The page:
"Crazy, he calls Me," by Carl Sigman / Bob Russell and made popular by Billie Holliday, has a fascinating verse structure consistent with the theme of "crazy in love."  I say xxx and I will xxx if HE wants it that way.  And his response?  He calls me "crazy."  Sure, I say.  "I’m crazy all right.  Crazy in love I am."

I say I'll move the mountains
And I'll move the mountains
If he wants them out of the way
Crazy he calls me
Sure, I'm crazy
Crazy in love, I say

Brandi’s command of the words and music transformed her into that woman, so deeply in love and "crazy" in love.  We couldn’t get enough – the song ended too quickly.

This was followed by "'Deed I Do," a 1926 jazz standard composed by Fred Rose with lyrics by Walter Hirsch.

Do I want you?
Oh my! Do I!
Honey, deed I do!

Do I need you?
Oh my! Do I!
Honey, deed I do!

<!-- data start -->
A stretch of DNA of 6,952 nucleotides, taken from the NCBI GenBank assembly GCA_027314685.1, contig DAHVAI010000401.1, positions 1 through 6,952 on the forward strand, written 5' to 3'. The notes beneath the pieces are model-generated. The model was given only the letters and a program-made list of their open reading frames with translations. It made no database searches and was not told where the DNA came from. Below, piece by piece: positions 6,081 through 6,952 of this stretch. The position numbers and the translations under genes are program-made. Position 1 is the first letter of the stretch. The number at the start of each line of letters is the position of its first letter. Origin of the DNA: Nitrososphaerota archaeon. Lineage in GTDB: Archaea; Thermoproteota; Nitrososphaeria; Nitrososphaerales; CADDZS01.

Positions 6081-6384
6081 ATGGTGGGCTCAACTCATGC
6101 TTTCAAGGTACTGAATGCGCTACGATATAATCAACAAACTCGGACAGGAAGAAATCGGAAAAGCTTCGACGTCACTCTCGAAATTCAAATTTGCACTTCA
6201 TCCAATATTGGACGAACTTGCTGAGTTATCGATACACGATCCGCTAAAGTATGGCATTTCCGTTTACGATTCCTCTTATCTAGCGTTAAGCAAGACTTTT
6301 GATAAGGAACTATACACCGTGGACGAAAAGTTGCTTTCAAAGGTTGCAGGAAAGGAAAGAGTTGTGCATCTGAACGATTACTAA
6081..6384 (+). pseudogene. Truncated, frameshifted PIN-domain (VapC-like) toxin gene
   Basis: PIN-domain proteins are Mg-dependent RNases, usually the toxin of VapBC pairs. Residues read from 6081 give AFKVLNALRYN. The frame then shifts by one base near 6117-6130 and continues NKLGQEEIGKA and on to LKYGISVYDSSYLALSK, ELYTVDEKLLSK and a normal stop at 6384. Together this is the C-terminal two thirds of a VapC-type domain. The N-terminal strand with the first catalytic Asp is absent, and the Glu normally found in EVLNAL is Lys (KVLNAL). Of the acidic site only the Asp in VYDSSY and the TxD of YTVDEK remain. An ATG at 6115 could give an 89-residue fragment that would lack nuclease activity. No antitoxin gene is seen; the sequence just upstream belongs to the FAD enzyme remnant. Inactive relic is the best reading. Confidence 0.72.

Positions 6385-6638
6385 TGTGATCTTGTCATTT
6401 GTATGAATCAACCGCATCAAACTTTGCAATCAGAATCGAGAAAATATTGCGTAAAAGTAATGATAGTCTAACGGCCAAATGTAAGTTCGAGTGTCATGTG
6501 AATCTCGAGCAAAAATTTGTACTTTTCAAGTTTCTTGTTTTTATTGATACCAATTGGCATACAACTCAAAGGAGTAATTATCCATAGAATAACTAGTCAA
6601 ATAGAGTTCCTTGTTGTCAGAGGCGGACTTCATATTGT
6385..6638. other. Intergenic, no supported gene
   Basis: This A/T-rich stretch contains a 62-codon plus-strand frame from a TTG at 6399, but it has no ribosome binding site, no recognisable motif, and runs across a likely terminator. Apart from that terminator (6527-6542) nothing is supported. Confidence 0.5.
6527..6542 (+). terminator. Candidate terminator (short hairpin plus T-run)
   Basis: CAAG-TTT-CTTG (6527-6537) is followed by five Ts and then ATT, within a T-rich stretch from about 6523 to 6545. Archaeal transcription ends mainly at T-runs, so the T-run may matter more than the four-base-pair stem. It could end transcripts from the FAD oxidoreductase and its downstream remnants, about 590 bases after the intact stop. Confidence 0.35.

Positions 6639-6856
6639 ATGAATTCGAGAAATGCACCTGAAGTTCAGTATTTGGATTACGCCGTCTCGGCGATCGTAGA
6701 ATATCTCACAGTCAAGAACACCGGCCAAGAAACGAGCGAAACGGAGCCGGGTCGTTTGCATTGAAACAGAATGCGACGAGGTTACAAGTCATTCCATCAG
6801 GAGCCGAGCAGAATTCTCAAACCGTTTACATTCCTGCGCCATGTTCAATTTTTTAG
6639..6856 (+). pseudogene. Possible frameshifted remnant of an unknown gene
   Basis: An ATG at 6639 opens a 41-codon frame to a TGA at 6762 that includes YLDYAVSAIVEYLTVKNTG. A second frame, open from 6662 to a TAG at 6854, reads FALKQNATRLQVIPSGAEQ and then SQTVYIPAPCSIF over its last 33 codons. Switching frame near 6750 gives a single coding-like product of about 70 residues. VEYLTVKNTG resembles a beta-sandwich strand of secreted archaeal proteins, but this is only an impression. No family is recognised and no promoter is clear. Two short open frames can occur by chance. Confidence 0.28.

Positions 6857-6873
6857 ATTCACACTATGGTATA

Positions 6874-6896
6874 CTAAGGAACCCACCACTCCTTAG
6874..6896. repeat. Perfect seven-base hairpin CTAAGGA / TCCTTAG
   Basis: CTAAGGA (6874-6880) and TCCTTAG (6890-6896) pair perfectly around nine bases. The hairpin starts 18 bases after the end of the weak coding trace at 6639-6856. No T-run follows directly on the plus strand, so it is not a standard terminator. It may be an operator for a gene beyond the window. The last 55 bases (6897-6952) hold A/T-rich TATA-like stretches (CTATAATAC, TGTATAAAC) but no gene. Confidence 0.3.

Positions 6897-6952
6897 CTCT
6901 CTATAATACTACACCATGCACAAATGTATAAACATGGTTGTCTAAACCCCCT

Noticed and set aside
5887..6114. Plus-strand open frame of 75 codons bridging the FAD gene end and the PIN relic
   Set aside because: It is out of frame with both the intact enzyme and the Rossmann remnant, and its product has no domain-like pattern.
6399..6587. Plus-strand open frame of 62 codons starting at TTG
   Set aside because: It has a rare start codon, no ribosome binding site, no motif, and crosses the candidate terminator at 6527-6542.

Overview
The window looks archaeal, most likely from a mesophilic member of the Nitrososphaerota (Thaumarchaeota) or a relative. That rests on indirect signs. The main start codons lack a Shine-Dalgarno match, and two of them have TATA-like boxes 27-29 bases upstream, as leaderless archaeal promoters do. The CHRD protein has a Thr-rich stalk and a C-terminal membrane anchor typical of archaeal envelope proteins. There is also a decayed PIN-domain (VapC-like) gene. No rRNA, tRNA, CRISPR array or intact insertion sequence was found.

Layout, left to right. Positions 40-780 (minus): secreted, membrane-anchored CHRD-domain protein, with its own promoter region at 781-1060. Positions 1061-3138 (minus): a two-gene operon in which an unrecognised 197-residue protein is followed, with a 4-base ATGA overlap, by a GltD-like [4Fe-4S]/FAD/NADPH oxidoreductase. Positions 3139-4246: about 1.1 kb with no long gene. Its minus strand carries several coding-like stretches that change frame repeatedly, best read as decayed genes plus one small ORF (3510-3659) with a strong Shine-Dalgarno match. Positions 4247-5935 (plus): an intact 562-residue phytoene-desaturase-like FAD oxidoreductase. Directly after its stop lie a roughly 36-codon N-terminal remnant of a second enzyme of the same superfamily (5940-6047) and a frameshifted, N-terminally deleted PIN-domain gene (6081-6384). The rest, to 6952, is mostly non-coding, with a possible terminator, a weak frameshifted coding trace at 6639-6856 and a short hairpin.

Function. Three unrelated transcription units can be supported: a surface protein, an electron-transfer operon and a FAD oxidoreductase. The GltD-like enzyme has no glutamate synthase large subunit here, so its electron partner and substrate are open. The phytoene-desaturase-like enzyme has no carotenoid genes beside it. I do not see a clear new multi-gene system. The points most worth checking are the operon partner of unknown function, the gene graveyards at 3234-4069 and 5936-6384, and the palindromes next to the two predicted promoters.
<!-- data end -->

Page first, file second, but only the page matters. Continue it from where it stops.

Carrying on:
Wonderful Rapport with the Audience

One of the most endearing experiences of the evening was how readily the duo established an easy-going and friendly rapport with the audience.  Music lovers they were and Brandi was most willing to accommodate requests.  While Pete Seeger’s "Where have all the Flowers Gone" is not one of their regulars, Brandi sang and Logan played flawlessly.

Adele’s "Someone Like You" was the first opportunity for the duo to each express their musical talents.  All songs prior were presented as singer (primary) and guitar accompanist.  "Someone like you" gave Logan a chance to demonstrate his prowess on the guitar with delicate picking during the vocal interludes and the full sound of guitar chords and strumming as an instrument equal to Brandi’s voice.  The energy the "duo" generated was imbued with the strength of wild stallions running free.  The audience broke out in cheers.